Evaluating Lean Performance for Reverse Logistics

Written by Winnie Teh Cheng Hoon, DLSM

by Winnie Teh Cheng Hoon, DLSM

Reverse Logistics is a money-burning business. A weak reverse logistics process brings the worst to the company. In recent years, many businesses have started to venture into this field when they realized its potential of helping them achieve business sustainability. Indeed, a good reverse logistics design can have cost-saving, sales-increasing, and gain a competitive advantage.

The design of the optimized reverse supply chain model is crucial in helping enterprises save cost and gain benefits from their supply chain. Therefore, the benefits that a business will reap from practicing a good reverse logistics system will outweigh what they have paid for in the long run.

Reverse Logistics
Image taken from: https://sipmm.edu.sg/key-considerations-reverse-logistics-operations/

The Harm from Toxic Wastes and the Causes

It is not surprising for many to underestimate the detrimental impacts that toxic wastes are currently bringing to our environment which directly affects our daily lives. Many types of toxic wastes have been generated during the process of technology development and advancement, as shown in the pictures below.

Air pollutions
Images taken from https://borgenproject.org/socioeconomic-implications-of-air-pollution, and https://theconversation.com/us/topics/e-waste-6757

The key causes for rapid growth in the amount of wastes are:

  1. Over-population

The continually increasing human population is causing a rise in all types of pollution (air, water & land)

  • Urbanization.

A shift from rural lifestyle towards urbanization will lead to an increase in wastages

  • Affluence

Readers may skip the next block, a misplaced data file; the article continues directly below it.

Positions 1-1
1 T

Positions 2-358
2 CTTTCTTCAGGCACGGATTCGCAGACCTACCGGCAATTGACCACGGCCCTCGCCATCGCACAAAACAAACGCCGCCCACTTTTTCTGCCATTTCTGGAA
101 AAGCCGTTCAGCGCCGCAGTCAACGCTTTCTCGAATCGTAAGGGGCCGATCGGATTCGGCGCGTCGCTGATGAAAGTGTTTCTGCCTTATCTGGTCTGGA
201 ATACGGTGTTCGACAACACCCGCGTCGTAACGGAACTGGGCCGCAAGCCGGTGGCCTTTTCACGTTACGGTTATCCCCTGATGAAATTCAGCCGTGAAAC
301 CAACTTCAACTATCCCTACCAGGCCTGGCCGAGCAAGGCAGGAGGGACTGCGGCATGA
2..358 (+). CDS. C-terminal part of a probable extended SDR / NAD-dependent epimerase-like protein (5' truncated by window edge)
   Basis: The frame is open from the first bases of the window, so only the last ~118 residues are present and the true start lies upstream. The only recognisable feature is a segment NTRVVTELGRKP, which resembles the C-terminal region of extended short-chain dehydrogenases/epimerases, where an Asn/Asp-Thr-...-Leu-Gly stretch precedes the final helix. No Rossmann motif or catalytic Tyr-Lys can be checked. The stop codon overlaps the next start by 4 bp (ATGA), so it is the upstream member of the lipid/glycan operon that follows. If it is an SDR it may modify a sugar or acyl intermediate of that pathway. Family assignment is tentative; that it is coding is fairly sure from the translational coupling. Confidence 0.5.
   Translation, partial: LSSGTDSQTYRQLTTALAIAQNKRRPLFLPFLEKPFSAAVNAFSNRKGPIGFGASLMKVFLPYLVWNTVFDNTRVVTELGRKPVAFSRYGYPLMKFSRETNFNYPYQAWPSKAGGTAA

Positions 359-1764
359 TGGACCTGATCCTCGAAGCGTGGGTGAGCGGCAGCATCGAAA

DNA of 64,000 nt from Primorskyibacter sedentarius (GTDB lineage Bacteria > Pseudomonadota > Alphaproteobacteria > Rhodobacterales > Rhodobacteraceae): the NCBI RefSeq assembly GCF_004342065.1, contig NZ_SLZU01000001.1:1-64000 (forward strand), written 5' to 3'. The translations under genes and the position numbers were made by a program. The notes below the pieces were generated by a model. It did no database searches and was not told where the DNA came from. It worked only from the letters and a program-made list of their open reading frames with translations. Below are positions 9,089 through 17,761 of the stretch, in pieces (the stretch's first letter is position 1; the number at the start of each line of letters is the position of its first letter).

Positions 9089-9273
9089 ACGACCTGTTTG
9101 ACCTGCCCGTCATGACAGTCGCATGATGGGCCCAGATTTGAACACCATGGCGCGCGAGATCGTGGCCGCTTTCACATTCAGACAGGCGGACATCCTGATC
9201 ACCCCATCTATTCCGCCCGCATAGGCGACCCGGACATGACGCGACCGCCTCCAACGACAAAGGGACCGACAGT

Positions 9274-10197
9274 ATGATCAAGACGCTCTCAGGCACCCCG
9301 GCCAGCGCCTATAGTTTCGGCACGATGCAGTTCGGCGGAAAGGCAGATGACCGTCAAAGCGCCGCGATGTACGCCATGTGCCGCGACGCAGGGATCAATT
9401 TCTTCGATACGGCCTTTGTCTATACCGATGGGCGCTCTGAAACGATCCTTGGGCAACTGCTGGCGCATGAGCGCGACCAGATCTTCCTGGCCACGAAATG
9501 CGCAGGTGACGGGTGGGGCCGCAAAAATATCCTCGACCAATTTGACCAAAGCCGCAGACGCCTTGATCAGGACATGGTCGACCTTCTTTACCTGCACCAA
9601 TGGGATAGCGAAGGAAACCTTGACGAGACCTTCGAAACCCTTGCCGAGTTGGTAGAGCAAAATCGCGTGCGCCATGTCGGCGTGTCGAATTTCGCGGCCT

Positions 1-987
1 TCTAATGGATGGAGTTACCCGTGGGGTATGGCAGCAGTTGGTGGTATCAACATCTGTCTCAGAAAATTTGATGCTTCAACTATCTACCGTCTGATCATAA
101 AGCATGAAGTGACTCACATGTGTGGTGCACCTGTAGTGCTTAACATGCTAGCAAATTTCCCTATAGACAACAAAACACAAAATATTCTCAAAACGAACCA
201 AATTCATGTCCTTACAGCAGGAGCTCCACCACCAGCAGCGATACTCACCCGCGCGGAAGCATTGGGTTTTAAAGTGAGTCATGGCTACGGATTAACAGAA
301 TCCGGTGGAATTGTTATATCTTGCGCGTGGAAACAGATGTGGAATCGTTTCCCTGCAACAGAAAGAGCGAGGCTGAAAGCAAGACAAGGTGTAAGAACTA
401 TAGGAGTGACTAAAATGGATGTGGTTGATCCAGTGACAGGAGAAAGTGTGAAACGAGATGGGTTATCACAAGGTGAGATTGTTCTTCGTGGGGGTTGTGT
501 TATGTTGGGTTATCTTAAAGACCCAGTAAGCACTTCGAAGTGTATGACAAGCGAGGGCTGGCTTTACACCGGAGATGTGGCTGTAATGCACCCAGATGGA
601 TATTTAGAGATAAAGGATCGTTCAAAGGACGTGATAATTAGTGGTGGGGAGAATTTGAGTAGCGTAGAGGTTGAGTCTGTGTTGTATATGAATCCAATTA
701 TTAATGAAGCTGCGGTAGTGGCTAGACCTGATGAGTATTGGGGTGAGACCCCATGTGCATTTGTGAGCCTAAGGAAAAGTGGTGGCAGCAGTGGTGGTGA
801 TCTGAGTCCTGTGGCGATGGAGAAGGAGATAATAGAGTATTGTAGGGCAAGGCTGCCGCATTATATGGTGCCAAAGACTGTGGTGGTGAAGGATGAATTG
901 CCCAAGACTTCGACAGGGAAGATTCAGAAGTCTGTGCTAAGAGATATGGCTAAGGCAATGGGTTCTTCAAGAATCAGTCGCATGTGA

With production or per capita consumption, there is a trend to declare items as obsolete, resulting in their abandonment.

  • Technology

A growing trend in technology advancement for most economic goods is leading to returnable packaging to nonreturnable packaging.

Lean Procedures for Reverse Logistics

Lean procedures play an important role in the Reverse Logistics process as that determines whether the Reverse Logistics will bring benefits to them or the opposite. Facilities that do not develop Lean procedures for returning, processing, remanufacturing, part disposal, repairing, and replacing products may create a lot of unnecessary wastes. Resourcefully managing the reverse logistics process, nevertheless, increases profitability and adds value for customers.

To reduce wastes in the reverse logistics procedures, focus on movement and processing, which can be significant sources of inefficiency and waste. Think about facility layout, item flow, and worker skill and movement. Workers must be capable to sort and break down returns with minimal movement, ensure all information, tools, packaging material, and other materials are nearby with a specific assigned place. Process, data collection, and activity charts can be useful in this analysis.

Reuse Recycle
Image is taken from: https://blog.cuyahogarecycles.org/top-5-ways-reuse-recycle-home/

Establishing a Lean Return Process

The returns process included the company’s return policy (which can be generous or strict), operations outsourced to third-party logistics (3PL) providers, Return Material Authorization (RMA) procedure, Warehouse Management System (WMS), and technology tools. All these factors have a great impact on whether the returns process is well-organized and Lean.

When developing a reverse logistics process, consider the following factors:

  • Prevention. Use Lean tools such as Quality at the Source to lessen returns.
  • Financial incentives. Prevent processes such as demanding returns back to the sales department that cause RMA delays.
  • Core competencies. If the company lacks reverse logistics expertise, consider subcontracting this function to a 3PL that can manage it efficiently.
  • Suppliers. For a wholesaler or retailer, review the returns handling terms with vendors.
  • Cycle times. Assess the entire returns process from starting with the customer, RMA procedures, and reverse logistics network in order to identify probable sources of waste.
  • Technology. Spend on the right tools to help to control and measure the reverse logistics process.

Using Lean Practices to Convert Reverse Logistics to Cash

All of us know about the various challenges that reverse logistics will be bringing to businesses – costly, complexity on the returns process, inadequate labor resources to handle the return, poor visibility into the products received, and other problems. But Lean procedures can help.